Staying in a villa is a wonderful way to experience a quieter, more private holiday. I loved having a private pool and the only sounds I could hear were the cicadas in the trees, bees buzzing in the lavender bushes and my nephews mischeviously giggling away planning their next endeavour. I think experiencing France in this quiet rural way has made me fall in love with Dordogne life. All I can think about is exploring more of France, the scent of freshly baked bread and having canelé with my coffee.
This was my first view upon entering the house via the side door. All I can say is what a view! My initial thoughts were about how expansive it was, the high ceilings with wooden beams, the large windows letting in all the light and the shabby chic style decor. The house felt like a home, it had everything you could need – a kitchen with more than enough pots, pans, trays and cooking utensils, a living room with a television, mp3 player, large comfy sofas and a coffee table and several dining areas so you could eat inside or outside. It was rustic but had enough modern technology and home comforts that made for an enjoyable stay.
This bread oven is part of the decor in the hallway and living area. It has the date 1722 on it and would have originally been outside the house. I imagine the smells of freshly baked bread coming from here would have been utterly mouthwatering. There was a boulangerie (bakery) located in every single village that we drove through in France. My sister-in-law Katie told me that its French law to have one in every village. And to be honest, that is a law worth having. Its one of the most basics of food that we consume and lets not forget, smells amazing freshly baked. Unfortunately, this oven is no longer in use but there is an oven in the kitchen if you did want to bake your own bread. Not that you’d need to with a boulangerie in the village of St Pompont just a five minute drive away.
Round the corner from the bread oven and door to the courtyard is the kitchen and dining area. I have fond memories of the kitchen at La Maison Du Rey, often waking up to the scent of croissants warming in the oven and hearing the kettle boiling ready for cups of tea or coffee. Breakfast is my most favourite meal. We all woke up at different times but generally we’d gather here in the mornings. Even if some of us had already eaten breakfast it was still nice to catch up and say good morning and enjoy another cup of tea or coffee.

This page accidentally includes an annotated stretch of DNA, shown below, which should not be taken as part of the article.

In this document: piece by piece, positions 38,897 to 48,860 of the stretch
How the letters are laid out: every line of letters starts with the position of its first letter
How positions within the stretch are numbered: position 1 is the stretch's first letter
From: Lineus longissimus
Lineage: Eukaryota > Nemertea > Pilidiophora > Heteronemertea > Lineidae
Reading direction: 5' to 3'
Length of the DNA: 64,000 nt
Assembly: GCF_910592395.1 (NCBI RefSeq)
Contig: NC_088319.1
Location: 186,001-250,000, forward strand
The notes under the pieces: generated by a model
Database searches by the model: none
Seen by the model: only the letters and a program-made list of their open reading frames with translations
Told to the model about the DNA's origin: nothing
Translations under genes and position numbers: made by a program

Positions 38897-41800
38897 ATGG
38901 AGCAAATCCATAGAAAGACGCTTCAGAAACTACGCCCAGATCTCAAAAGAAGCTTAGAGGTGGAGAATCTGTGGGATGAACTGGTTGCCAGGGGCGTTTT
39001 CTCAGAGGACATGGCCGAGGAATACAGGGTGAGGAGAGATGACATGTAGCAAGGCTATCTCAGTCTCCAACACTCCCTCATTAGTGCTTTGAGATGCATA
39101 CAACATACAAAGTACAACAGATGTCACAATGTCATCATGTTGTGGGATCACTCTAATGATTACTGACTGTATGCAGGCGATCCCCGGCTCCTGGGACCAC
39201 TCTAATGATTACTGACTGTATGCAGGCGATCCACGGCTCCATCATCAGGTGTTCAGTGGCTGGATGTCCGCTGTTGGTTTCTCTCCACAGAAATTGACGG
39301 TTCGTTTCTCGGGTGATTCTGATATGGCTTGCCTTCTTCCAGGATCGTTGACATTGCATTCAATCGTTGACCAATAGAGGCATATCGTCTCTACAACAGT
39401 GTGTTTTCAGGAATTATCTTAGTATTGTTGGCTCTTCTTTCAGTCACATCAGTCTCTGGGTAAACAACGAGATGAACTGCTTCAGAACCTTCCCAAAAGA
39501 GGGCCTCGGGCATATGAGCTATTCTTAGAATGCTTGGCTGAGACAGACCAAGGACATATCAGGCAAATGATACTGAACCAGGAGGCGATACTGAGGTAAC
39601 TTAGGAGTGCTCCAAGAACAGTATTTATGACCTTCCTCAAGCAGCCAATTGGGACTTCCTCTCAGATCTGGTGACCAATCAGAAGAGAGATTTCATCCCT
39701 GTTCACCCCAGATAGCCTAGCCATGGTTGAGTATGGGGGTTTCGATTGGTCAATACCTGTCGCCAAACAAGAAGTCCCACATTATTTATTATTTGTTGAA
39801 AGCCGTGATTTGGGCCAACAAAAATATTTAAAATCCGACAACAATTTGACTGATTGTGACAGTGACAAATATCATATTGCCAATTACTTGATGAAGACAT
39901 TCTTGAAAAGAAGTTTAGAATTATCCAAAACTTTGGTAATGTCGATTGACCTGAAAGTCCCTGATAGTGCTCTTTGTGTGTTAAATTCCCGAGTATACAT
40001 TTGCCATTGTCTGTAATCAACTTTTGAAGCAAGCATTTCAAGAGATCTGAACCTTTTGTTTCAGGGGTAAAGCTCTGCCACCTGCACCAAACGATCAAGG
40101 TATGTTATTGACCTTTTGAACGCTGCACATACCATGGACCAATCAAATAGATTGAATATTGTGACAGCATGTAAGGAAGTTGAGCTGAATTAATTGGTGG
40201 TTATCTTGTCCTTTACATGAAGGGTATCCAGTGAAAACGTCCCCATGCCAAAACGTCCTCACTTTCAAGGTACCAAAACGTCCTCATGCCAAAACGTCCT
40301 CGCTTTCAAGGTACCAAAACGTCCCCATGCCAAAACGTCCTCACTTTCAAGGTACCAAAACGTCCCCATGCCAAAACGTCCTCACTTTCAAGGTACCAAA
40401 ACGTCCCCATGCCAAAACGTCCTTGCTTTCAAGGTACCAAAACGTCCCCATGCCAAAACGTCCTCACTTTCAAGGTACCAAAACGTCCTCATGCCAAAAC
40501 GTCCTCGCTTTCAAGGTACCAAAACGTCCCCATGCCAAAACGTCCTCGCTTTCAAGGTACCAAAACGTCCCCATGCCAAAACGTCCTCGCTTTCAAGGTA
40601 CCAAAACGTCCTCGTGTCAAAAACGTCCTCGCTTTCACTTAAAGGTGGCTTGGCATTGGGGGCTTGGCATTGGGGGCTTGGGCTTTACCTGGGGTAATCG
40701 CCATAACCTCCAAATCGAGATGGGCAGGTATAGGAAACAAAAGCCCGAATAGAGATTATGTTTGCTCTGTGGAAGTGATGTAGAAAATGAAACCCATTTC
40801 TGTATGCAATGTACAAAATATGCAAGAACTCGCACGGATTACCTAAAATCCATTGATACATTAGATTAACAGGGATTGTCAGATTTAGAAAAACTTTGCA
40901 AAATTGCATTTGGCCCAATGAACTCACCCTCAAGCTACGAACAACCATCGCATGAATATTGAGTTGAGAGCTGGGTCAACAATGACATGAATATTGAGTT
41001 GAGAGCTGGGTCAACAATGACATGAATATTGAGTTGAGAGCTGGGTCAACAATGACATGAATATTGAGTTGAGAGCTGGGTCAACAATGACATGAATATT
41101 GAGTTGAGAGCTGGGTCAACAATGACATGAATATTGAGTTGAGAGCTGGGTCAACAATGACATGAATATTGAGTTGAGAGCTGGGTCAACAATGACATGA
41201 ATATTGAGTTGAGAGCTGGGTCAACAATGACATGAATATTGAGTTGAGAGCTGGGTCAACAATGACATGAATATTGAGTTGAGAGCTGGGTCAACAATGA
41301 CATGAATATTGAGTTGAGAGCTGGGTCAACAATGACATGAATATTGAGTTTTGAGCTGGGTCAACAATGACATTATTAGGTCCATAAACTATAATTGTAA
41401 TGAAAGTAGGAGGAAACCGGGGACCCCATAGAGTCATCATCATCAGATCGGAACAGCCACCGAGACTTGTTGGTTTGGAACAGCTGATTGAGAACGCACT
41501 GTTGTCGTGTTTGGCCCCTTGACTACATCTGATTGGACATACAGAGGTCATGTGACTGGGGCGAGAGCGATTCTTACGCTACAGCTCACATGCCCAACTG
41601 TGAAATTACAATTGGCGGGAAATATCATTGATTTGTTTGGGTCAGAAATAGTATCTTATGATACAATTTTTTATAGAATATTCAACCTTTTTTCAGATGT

The farmhouse style kitchen has all modern appliances you need including a dishwasher, large cooker, microwave, coffee machine and a fridge freezer. There are more than enough pots, pans, trays and utensils for cooking all kinds of food as well as enough serving platters, bowls and plates to eat your meals. I used the black pan hanging over the mantle for sauteing some potatoes. Delicious!
Luckily for us, there were also a few other kitchen necessities such as cling film and foil and a few cleaning products. No doubt kindly left by previous guests. The kitchen was well stocked as you can see from the picture below and everything was fairly easy to get to. The cooker was large and had five rings and a large oven so cooking a meal for a family was easy. You could have several things on the go at once and if more than one of you was preparing a meal the space was more than enough. We used the kitchen like it was our own. I’ve got another post about what we cooked and ate planned so you can see what kind of food was easily available in the supermarkets.
We mostly used this dining table for breakfast as with the weather being so beautiful and warm we ate dinner outside. This room was the coolest part of the house and was usually the busiest around early afternoon when we all needed some time inside away from the heat of the day.
My bedroom was the only one I photographed during my two week holiday. I had seen the other bedrooms as we explored the house when we first got there. This room was cosy, it was the smallest in the house. It was located just off the kitchen and I think was one of the oldest parts of the house. Above our window the date 1701 is inscribed. I think this must have been when the house was originally built. Thats 315 years old. How crazy is that? I wonder if its always been a bedroom?
My favourite part of staying in rural France is undoubtedly the undisturbed view of the night. I absolutely loved sitting on the patio after dinner just watching the sun go down, listening to the bugs and taking in the evening smells. Thats the very best thing about summer, warm evenings. We stargazed every night, researching the constellations we could recognise, drinking red wine and then tea, for when it got really dark. Sometimes the evenings got a little chilly but it was nothing that a blanket or a cardigan couldn’t fix. It just makes it all the more amazing if its a little cold if you ask me, only a little though.
Ok so thats where I stayed, but my next few posts will explore in a bit more depth, food we cooked and ate, the towns of Sarlat and Daglan, Chateau Castelnaud, my thoughts on driving on the right and my visit to Gauffre de Padirac. I truly have fallen for all things French at the moment and I keep finding myself googling patisseries, bakeries and canelé moulds.